SYDNEY (Reuters) - Wallabies coach Michael Cheika was still downcast after his side’s narrow Rugby Championship loss to New Zealand but the match showed him his team could play at the same level as the world champions.
The Wallabies were embarrassed by the All Blacks in Sydney last week when they were hammered 54-34 but lifted their performance in Dunedin, built on a stinging defence and far more direct attack.
While they blew an early 17-0 advantage, they defended superbly in the third quarter and then took a 29-28 lead with four minutes remaining through a Kurtley Beale try before Beauden Barrett struck back to seal a 35-29 victory.
“We can’t be happy with losing,” Cheika told reporters in Sydney upon the team’s return from New Zealand. “We can be proud of how we performed but we need to make sure that we don’t sit down on that and that we keep improving for the next one.
“We can play at this level, it’s about being consistent and it’s about having the mental aptitude to play at that level all the time, never having a minute off.”
The Wallabies now have a week off before they meet a resurgent South Africa side in Perth on Sept. 9, a place where the national side may not be made welcome after the turmoil in domestic rugby this season.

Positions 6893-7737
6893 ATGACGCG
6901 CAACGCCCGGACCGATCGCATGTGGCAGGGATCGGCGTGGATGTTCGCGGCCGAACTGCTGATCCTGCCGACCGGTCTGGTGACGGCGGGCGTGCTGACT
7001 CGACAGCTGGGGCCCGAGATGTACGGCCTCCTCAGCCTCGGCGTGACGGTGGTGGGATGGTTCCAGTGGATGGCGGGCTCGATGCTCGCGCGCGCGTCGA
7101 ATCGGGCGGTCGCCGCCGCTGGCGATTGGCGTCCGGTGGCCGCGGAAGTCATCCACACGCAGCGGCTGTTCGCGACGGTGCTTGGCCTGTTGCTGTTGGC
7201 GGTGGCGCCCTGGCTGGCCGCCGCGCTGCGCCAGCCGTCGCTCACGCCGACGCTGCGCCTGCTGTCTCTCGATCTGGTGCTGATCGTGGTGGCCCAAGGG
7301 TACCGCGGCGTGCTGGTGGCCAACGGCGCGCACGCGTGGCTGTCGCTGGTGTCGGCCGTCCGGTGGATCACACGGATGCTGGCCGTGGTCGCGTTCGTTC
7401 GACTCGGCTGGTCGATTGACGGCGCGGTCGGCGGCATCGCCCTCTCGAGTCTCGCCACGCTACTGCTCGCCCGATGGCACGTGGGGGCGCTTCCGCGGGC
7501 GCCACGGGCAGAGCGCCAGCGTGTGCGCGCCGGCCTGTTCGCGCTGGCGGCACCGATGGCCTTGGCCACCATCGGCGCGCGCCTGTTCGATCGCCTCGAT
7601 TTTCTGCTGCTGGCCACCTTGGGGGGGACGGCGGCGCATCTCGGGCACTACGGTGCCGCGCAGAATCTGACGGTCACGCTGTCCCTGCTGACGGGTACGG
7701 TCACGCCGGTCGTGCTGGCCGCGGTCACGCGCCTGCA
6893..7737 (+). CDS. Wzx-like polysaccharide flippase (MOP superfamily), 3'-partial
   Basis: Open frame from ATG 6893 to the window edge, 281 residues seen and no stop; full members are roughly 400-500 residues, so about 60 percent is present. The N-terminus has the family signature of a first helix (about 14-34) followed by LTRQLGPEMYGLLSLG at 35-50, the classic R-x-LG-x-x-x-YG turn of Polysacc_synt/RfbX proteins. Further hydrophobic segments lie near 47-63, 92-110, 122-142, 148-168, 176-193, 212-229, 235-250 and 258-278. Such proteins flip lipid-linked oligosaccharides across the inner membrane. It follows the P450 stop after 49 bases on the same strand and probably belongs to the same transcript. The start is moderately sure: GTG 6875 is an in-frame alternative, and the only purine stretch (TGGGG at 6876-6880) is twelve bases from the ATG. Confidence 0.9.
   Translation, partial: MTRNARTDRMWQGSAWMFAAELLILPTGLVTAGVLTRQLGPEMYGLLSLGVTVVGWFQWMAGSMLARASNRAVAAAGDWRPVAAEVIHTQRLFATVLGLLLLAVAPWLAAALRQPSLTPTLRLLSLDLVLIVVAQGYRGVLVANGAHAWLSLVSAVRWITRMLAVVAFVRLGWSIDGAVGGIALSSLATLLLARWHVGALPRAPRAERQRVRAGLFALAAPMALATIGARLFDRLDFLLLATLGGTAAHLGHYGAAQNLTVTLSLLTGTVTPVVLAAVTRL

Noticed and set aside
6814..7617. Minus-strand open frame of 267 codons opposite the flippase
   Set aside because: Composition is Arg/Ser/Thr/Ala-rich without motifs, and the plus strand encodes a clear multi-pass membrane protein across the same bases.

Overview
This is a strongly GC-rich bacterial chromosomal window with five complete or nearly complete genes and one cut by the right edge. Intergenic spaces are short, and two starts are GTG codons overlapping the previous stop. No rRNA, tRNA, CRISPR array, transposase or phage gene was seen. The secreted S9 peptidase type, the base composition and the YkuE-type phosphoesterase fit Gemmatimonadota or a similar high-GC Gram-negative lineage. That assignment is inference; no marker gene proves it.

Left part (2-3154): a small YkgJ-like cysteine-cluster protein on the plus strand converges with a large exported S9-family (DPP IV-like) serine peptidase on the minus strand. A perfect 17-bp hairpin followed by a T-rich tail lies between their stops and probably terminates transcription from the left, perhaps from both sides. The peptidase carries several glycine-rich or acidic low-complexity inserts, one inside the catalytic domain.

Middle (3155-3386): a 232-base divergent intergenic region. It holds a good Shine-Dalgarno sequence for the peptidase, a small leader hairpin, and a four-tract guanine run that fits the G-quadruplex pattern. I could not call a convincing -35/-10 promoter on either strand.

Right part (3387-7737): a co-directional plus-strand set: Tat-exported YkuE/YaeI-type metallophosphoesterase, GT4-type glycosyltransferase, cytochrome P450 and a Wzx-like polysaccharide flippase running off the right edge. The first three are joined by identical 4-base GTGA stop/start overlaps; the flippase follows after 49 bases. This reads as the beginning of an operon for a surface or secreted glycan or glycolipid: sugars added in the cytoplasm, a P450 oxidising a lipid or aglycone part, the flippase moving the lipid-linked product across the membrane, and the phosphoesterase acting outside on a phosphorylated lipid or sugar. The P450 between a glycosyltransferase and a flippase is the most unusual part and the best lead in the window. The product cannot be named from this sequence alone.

The Perth-based Western Force are battling the national body over the decision to dump the side from Super Rugby next season and local media have reported of a grassroots campaign for fans to wear Force jerseys at the match.
“The Perth test will be really important with what has been going on over there,” Cheika added. “It’s so important for us to go over there and show them how much the Wallabies want to play for them.”
While the Wallabies improved their defence and seized on what opportunities they had as they fed off All Blacks mistakes in the first 20 minutes, they had major problems at the scrum.
They also seemed to drift in and out of the game at times and Cheika was adamant they would need to make sure they do not shut off against the Springboks.
“We have to improve on certain things for South Africa,” Cheika said. “We just have to keep building on things, we need to be more consistent and it’s just a combination of the big picture and little technique stuff.
“We’ll get there.”
Reporting by Greg Stutchbury in Wellington; Editing by John O'Brien